Fun Kids Songs to Sing Around a Campfire

When you go camping this year, be sure to prepare for your evening campfires. Choose some good fun kids songs to sing around the campfire. Campfire singing is not only a fun part of camping, it is a good, wholesome social event for everyone, especially kids. It’s good for them; not to mention fun! So here I have a few of my own suggestions; fun kids songs to sing around the campfire.

The Bear Went Over the Mountain:

The Bear Went Over the Mountain has all the elements of a good campfire song: movement, easy to learn and an outdoor theme. As you sing this song, have the kids pretend they are crawling along like bears. When you sing ‘to see what he could see’, put your hand up to your forehead like you are shading the sun, looking out for something.

Here are the lyrics:

The bear went over the mountain, (repeat 2 more times)

To see what he could see. (repeat 2 more times)

The bear went over the mountain, (repeat 2 more times)

To see what he could see.

2nd verse:

The other side of the mountain, (repeat 2 more times)

Was all that he could see. (repeat 2 more times)

The other side of the mountain, (repeat 2 more times)

Was all that he could see.

Bill Grogan’s Goat:

Like the previous song, this one also has movement, an outdoor theme and is easy to learn. As far as action movements, I have seen people do this several ways. It is easy to figure out actions on your own for this song. This is also a call and response song. A leader sings the first phrase, (four syllables) and everyone else repeats after him.

Here are the lyrics:

There was a man, now please take note. There was a man, who had a goat.

He loved that goat, indeed he did. He loved that goat just like a kid.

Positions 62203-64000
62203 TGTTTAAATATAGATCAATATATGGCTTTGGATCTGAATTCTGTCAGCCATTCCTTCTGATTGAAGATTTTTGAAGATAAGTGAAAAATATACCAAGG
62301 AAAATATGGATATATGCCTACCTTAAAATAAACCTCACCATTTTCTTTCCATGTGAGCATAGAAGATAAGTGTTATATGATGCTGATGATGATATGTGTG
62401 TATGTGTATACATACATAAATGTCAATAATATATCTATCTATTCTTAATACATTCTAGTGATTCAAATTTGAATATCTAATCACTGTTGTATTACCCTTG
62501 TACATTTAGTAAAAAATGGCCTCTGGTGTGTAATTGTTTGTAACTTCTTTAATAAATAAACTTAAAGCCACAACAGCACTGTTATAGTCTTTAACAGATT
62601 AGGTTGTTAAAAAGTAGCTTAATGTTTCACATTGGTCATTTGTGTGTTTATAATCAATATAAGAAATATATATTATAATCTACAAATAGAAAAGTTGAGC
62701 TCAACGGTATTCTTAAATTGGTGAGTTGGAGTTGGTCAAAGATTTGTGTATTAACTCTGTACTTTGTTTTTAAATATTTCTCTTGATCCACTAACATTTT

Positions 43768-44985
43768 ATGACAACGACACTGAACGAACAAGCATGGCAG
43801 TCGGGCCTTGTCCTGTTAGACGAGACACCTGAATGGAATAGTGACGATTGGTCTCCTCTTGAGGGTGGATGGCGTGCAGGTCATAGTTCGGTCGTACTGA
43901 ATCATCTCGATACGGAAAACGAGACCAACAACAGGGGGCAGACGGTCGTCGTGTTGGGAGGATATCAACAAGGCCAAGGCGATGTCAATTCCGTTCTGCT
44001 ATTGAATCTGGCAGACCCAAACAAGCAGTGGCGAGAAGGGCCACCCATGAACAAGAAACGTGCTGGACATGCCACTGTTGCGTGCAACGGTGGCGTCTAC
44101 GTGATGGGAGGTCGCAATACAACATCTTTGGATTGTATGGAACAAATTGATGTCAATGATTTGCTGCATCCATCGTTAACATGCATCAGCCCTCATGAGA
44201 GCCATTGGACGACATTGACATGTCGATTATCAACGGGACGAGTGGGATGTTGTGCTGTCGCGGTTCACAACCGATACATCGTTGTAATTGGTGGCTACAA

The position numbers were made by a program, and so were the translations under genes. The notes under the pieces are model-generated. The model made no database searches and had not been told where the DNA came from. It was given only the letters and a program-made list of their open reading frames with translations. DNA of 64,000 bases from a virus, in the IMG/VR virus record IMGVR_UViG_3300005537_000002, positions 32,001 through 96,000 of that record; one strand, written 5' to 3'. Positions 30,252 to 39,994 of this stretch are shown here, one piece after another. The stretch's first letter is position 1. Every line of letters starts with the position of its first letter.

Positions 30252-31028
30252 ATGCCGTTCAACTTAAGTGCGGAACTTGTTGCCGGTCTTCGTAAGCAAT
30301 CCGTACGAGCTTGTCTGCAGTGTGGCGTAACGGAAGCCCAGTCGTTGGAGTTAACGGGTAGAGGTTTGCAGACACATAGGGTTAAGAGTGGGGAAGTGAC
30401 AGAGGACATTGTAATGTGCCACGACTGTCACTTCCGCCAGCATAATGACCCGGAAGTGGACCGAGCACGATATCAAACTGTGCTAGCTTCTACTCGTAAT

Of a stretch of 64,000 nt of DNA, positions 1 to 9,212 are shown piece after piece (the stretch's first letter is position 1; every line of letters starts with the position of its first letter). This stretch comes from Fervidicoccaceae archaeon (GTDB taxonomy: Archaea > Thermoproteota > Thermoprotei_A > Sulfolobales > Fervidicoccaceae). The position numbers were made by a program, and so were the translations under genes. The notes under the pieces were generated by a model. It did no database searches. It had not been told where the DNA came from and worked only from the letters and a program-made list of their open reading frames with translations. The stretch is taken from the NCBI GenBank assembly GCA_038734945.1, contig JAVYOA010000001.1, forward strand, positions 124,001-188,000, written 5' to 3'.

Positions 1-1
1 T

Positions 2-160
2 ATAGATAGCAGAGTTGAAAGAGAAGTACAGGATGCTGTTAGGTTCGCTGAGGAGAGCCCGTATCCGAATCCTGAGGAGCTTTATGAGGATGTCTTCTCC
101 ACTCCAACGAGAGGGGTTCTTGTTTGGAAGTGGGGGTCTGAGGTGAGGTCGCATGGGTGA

One day that goat, felt frisk and fine. Ate 3 red shirts, right off the line.

The man, he grabbed him by the back and tied him to the railroad track.

Now when the train, hove into site that goat grew pale and green with fright.

He heaved a sigh as if in pain; coughed up those shirts and flagged the train.

There Ain’t No Bugs On Me:

You could spend an hour just making up new verses to this song. In that respect, it has a lot in common with the old songs the cowboys and pioneers sang over 100 years ago. They would sing around the campfire and make up new verses to songs such as ‘Clementine, Cindy, Sweet Betsy From Pike.’

Here are the lyrics:

There ain’t no bugs on me.

Oh, there ain’t no bugs on me.

There may be bugs on some of you mugs

but there ain’t no bugs on me.

CHORUS

Mosquito, you fly high.

Mosquito, you fly low.

If old skeeter lands on me,

he ain’t gonna fly no more!

To make up new verses, just replace the underlined words, (bugs and mugs) for two other words that rhyme, such as bees and knees, or frogs and hogs. Kids especially like to help with new verses.

The Ants Go Marching One By One:

Sung to the tune, “When Johnny Comes Marching Home,” this song is great for kids. Unlike some of the other songs I’ve mentioned, most kids already know this one.

Here are the lyrics:

The ants go marching one by one, hurrah, hurrah.

The ants go marching one by one, hurrah, hurrah.

The ants go marching one by one, the little one stops to suck his thumb,

and they all go marching down, in the ground to get out of the rain, boom, boom, boom.

Repeat, but now it’s two by two and the little one stops to tie his shoe.

We usually continue up through 10, but I’m sure you could go as high as you want (or have the patience for!)

Jenny Jenkins:

This is similar to ‘There ain’t no bugs on me,’ in that you can make up new verses. It’s about a fiance and his bride to be arguing about what she will wear for the wedding.

Here are the lyrics:

Will you wear white, o my dear, o my dear?

Will you wear white, Jenny Jenkins?

No, I won’t wear white, cause the colors too bright.

I’ll buy me a foll dee roll dee till da toll de

seek a double use a cause to find me.

Roll, Jenny Jenkins, roll.

Just replace the underlined words, (white, cause the colors too bright) with another color and a rhyme to follow it. Here’s an example:

red, it’s the color of my head; green, it’s the color of a bean; yellow, I’d rather swim in jello.

You can have a lot of fun with these five songs. They could fill up a whole evening of campfire singing. Just remember to have fun, and help the kids have fun, too.

Mar 4th, 2017 | Posted in Music
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